Marlin Firearms Forum banner

1 - 6 of 6 Posts

·
Premium Member
Joined
·
5,268 Posts
Discussion Starter #1
Anyone switched out their barrel, factory barrel for factory barrel? Same caliber, different length.

What is involved?

Thanks!

Jon
 

·
Registered
Joined
·
180 Posts
I haven't switch same caliber barrel in longer length but, I switched one from 44 Mag to 45 Colt. In general as long as the forearm length and barrel types are the same (round or octagon) and the dove tails are cut in the same places its a direct swap.

In your case a longer barrel probably has a longer mag tube, and so the dove tail for the tube will be different.

If i had to guess, I'd say you'd need the longer tube to go with the longer barrel or the dove tail will need to be cut for the shorter barrel.

hope that helps.
 

·
Registered
Joined
·
2,005 Posts
You will need, minimum:
A set of properly fitted screwdrivers
Action wrench that fits
Barrel vise and an immovable object to anchor it
Rosin for the vise blocks
Set of headspace gauges for the caliber

If you're not lucky, you'll need a chamber reamer if short or a lathe AND a chamber reamer if long to set the barrel back one turn. Marlin timed the barrel threads pretty well, for the most part, but there's always an exception out there and you may have one.

The basics will run you $300-400 if new, I use a 20 ton press to hold the barrel vise and provide a little extra holding power, that's an extra couple of hundred. If you're well-tooled, you can make most of what's required. But you probably would be doing it if you were instead of asking here...

I prefer to change out the whole front section, barrel, magazine tube, forearm and all the hardware instead of cutting and fitting bits and pieces of the original. The gun can be easily returned to its original condition that way. Original CT Marlins are going to go the way of pre-shutdown Winchesters, the process has already started. So think twice about hacking on an original.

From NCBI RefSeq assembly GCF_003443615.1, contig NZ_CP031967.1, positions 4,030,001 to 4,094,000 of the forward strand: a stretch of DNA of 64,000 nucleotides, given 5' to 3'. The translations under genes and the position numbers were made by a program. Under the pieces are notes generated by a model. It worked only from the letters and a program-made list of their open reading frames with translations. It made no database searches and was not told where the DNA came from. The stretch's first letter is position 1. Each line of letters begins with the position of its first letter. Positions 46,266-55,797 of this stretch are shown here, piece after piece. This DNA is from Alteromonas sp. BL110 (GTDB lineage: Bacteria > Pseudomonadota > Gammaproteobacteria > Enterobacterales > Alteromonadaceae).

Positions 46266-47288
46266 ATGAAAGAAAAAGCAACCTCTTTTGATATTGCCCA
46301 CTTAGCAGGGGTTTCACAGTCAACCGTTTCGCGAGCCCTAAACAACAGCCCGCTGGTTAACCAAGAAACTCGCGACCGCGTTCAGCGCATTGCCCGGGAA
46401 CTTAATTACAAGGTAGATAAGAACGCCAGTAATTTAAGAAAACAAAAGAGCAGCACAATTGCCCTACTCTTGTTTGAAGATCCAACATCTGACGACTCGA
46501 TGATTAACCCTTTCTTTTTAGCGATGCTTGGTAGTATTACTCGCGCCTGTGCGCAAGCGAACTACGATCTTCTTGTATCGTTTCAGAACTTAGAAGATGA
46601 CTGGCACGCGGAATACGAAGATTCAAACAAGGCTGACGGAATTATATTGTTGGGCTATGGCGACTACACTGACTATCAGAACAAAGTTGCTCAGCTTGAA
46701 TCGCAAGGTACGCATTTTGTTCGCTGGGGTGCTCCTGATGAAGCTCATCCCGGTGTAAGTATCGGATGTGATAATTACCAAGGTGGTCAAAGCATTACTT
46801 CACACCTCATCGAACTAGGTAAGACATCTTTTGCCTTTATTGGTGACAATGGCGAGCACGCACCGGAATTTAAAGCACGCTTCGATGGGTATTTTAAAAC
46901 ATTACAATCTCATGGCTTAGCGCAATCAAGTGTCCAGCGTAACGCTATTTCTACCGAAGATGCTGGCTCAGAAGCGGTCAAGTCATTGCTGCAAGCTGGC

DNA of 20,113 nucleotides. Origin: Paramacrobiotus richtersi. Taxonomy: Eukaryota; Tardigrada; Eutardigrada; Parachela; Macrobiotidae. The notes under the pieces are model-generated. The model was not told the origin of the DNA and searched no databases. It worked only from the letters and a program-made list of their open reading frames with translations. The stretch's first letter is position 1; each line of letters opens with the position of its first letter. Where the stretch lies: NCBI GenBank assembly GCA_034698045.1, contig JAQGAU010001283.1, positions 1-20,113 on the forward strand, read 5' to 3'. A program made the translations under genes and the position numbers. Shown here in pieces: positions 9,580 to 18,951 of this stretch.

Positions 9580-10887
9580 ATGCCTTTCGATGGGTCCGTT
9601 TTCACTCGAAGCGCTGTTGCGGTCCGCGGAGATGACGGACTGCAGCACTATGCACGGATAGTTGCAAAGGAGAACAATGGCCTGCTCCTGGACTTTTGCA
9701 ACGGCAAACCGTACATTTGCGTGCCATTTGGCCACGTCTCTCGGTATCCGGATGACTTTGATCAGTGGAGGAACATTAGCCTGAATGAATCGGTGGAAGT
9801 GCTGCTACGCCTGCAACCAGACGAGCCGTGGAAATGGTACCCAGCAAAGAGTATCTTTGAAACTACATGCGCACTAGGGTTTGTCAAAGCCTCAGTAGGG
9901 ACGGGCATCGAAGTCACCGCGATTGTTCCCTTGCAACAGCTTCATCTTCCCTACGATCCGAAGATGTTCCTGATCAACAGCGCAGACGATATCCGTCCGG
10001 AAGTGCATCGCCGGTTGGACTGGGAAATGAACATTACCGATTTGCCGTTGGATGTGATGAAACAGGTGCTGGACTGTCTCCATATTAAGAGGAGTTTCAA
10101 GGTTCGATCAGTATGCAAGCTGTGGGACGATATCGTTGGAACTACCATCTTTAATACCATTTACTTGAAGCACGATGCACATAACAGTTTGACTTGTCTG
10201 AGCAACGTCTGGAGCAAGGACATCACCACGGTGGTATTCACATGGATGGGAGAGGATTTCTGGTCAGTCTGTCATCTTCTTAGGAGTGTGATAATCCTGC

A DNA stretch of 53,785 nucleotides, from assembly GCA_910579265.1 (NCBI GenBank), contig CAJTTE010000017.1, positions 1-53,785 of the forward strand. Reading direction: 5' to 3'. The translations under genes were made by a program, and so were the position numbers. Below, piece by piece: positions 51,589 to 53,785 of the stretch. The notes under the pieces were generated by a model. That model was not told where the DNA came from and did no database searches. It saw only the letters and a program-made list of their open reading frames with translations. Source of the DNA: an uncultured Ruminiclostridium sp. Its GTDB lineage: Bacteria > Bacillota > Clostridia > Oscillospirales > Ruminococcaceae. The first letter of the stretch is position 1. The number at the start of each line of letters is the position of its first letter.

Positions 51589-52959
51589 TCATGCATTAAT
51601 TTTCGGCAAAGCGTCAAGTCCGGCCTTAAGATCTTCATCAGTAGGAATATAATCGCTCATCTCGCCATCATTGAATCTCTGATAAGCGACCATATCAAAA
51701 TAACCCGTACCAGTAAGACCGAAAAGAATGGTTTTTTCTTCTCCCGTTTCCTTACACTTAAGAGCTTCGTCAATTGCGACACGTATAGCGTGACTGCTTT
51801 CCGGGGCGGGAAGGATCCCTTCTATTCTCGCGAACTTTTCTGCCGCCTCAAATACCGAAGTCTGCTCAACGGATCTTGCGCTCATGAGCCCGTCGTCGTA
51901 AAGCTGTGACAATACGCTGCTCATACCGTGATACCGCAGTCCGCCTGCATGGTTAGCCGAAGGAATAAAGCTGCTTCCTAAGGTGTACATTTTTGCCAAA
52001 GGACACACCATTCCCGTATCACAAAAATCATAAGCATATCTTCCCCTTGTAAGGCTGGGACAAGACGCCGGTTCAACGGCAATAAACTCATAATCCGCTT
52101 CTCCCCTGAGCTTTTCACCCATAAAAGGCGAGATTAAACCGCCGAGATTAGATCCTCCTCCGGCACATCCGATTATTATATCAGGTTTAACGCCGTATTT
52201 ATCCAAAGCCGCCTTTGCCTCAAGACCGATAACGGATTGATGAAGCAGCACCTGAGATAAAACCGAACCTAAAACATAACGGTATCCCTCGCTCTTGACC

Tooling up to do this is probably not a really good return on the money spent just to do a onesie. Screw it up and you buy a new gun.

Stan S.
 

·
Premium Member
Joined
·
10,952 Posts
Jon,

Stan covered it all in great detail...............Bottom line is, If you have all the correct parts, its pretty easy, but you have to make provisions to get one barrel off, and the other on. That means barrel blocks, rosin, and a receiver wrench.......You can make those items pretty easily too.....After that, you need to re-set the headspace, so you need chamber gages.

If you have all the parts, find a good gunsmith with a real working shop..........he shouldn't charge too muck to do the work.

Tom
 

·
Premium Member
Joined
·
5,268 Posts
Discussion Starter #5
I downsized a few years back but have everything I need...except the headspace gauges.

If I don't do it, my gunsmith needs headspace gauges too. ;D

I was wondering, because the Marlin barrel I acquired (16") has all dovetails cut, is threaded, tapped for the front sight, etc.

Jon
 

·
Premium Member
Joined
·
10,952 Posts
planeflyer21 said:
I downsized a few years back but have everything I need...except the headspace gauges.

If I don't do it, my gunsmith needs headspace gauges too. ;D

I was wondering, because the Marlin barrel I acquired (16") has all dovetails cut, is threaded, tapped for the front sight, etc.

Jon
Jon,

It's possible to headspace off a piece of NEW brass, if you know what your doing. The Brass is so much softer than the chamber gages, reading "feel" becomes very important..........a good 'smith can do it, and do it reliably.

Tom
 
1 - 6 of 6 Posts
Top